In a “Smart Factory”, the production site of the future, the focus lies on the worker as the most flexible element involved in the manufacturing process. He or she becomes a “production knowledge worker” and is supported by optimized information and communication technology, self-learning working environment, and in-situ learning while operating the machine.
The intended digitalisation is not limited to single factories, it will affect entire added value networks. This can be achieved via so-called “cyber-physical systems”, which are systems consisting of various components (IT, software, mechanical parts, etc.) that communicate via the internet or other means of communication.
The human component - a key factor
In addition to this technical approach, there also has to be a focus on the role of the worker as the human component and key factor in the manufacturing process. Here the term “knowledge work” is coined. Knowledge work is completely different from traditional automated routine activities in a factory. It is defined by an entirely new, complex, and autonomous work environment. Furthermore, “Smart Workers” develop new ways of continuous improvement of knowledge exchange on their own at the work place.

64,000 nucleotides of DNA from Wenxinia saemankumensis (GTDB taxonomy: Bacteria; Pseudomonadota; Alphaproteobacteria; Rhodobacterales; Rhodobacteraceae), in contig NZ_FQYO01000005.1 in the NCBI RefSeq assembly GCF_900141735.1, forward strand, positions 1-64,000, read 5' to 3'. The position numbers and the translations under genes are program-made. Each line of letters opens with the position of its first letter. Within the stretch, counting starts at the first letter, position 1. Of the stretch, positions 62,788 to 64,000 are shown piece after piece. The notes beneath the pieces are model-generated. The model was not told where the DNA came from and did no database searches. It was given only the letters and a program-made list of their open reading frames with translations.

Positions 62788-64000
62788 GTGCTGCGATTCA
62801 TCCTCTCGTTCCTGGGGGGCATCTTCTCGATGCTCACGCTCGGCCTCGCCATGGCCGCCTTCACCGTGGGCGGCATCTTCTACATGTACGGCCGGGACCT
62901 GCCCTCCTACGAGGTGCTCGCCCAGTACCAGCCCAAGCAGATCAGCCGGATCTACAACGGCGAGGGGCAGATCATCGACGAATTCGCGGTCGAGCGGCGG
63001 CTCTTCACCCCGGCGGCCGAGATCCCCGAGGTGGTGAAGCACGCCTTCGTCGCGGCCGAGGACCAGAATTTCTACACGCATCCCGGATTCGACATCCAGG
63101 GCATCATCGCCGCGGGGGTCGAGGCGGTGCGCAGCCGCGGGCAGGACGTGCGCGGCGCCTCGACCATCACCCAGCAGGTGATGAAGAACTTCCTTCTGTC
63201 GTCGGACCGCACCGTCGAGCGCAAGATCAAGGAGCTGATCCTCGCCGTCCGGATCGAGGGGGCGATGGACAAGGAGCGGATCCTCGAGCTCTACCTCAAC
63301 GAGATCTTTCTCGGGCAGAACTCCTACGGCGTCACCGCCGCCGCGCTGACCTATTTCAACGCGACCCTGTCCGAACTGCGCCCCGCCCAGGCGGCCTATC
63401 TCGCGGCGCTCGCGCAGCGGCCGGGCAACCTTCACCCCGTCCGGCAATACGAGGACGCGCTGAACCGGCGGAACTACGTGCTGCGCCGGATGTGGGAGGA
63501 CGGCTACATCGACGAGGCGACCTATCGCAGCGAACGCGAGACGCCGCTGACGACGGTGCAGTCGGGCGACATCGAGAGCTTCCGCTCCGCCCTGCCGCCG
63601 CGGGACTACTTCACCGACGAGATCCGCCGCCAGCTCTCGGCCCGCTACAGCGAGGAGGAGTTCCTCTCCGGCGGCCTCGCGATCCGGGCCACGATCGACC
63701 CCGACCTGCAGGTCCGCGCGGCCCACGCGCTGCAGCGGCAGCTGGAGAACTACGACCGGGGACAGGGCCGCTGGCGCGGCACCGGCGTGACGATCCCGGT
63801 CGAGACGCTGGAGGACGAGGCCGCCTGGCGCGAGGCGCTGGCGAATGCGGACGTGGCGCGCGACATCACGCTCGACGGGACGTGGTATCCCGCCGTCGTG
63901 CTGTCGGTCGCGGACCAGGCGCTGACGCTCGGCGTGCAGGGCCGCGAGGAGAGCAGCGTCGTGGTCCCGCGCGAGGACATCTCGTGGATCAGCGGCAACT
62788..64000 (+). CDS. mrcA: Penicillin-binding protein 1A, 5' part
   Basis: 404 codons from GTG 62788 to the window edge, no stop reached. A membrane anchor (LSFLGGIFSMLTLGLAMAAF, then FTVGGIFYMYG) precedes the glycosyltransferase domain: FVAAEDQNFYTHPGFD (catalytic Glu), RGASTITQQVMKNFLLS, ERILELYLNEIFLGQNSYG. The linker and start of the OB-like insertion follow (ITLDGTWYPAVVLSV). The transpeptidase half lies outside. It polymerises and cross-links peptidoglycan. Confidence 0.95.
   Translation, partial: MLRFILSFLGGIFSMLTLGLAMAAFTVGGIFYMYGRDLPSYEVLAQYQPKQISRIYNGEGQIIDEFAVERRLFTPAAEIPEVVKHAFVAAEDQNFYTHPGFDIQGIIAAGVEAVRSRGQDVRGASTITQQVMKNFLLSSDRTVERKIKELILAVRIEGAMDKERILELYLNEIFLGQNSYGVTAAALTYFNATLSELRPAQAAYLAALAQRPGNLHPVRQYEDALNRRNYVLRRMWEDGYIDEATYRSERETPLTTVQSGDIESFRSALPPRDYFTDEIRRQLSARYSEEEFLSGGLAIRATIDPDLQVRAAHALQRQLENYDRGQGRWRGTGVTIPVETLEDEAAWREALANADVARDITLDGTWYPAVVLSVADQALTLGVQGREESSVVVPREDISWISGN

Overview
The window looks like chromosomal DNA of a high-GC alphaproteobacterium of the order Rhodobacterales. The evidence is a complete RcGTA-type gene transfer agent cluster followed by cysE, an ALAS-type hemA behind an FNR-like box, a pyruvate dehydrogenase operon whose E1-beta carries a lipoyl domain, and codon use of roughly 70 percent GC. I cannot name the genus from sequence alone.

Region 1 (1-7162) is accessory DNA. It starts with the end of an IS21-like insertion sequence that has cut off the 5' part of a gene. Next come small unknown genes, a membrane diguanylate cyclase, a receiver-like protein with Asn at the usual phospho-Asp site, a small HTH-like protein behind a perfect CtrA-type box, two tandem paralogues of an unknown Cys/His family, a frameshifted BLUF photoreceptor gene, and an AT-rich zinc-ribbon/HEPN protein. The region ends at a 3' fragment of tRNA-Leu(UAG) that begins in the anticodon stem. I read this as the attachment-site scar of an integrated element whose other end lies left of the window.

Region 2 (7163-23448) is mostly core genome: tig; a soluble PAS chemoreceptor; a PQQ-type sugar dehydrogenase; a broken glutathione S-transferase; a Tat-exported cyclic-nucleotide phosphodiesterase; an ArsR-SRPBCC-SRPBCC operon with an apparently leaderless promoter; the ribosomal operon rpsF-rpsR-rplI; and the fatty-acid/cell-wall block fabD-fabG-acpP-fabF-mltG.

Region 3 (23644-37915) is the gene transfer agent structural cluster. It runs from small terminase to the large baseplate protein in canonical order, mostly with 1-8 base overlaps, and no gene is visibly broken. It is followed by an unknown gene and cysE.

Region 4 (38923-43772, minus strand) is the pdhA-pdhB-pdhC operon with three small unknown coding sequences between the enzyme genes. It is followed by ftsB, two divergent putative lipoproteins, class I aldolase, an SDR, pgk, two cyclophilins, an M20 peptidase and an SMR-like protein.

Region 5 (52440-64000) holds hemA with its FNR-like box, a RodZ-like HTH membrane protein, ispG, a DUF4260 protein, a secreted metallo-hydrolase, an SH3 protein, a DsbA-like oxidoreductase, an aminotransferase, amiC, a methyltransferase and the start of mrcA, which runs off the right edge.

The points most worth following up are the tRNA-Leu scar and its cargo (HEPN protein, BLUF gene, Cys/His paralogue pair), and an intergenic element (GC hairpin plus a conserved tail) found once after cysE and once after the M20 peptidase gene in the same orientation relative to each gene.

“We have to bring into question, how people work and learn, how they interact with new technologies, and how they can create an added value to the industry by working at an attractive and demanding work place”, explains Martin Wifling, coordinator of FACTS4WORKERS at the VIRTUAL VEHICLE Research Center in Graz. The answers to these questions are the key to successful and human-centred solutions of information and communication strategies within manufacturing processes.
By reflecting on the situation of the worker in the manufacturing process it is possible to increase their satisfaction and motivation, which can lead to an overall increase of productivity by 10 per cent. The main research focus in this project, though, lies in “creating a significantly more attractive work area in manufacturing in Europe so that more people choose this demanding and ever changing occupational field”, says Wifling.
FACTS4WORKERS focuses on the following use cases:
Assisted machine operator